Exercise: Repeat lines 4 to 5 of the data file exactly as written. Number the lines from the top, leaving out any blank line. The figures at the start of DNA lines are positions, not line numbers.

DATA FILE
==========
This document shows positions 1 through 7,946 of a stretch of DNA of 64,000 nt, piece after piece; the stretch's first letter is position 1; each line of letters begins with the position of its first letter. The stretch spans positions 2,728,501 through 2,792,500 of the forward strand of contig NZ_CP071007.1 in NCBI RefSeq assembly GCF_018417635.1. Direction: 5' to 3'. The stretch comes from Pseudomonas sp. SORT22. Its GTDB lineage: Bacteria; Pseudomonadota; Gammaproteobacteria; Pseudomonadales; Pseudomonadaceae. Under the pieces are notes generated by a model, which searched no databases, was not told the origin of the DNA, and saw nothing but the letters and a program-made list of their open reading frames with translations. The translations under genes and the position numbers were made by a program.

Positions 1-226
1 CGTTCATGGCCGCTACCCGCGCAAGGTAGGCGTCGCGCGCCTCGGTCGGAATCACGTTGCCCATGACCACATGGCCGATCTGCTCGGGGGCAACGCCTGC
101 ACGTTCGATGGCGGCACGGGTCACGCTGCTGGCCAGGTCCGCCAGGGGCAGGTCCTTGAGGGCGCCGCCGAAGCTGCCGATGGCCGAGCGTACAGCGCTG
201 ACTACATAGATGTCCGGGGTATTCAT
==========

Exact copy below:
101 ACGTTCGATGGCGGCACGGGTCACGCTGCTGGCCAGGTCCGCCAGGGGCAGGTCCTTGAGGGCGCCGCCGAAGCTGCCGATGGCCGAGCGTACAGCGCTG
201 ACTACATAGATGTCCGGGGTATTCAT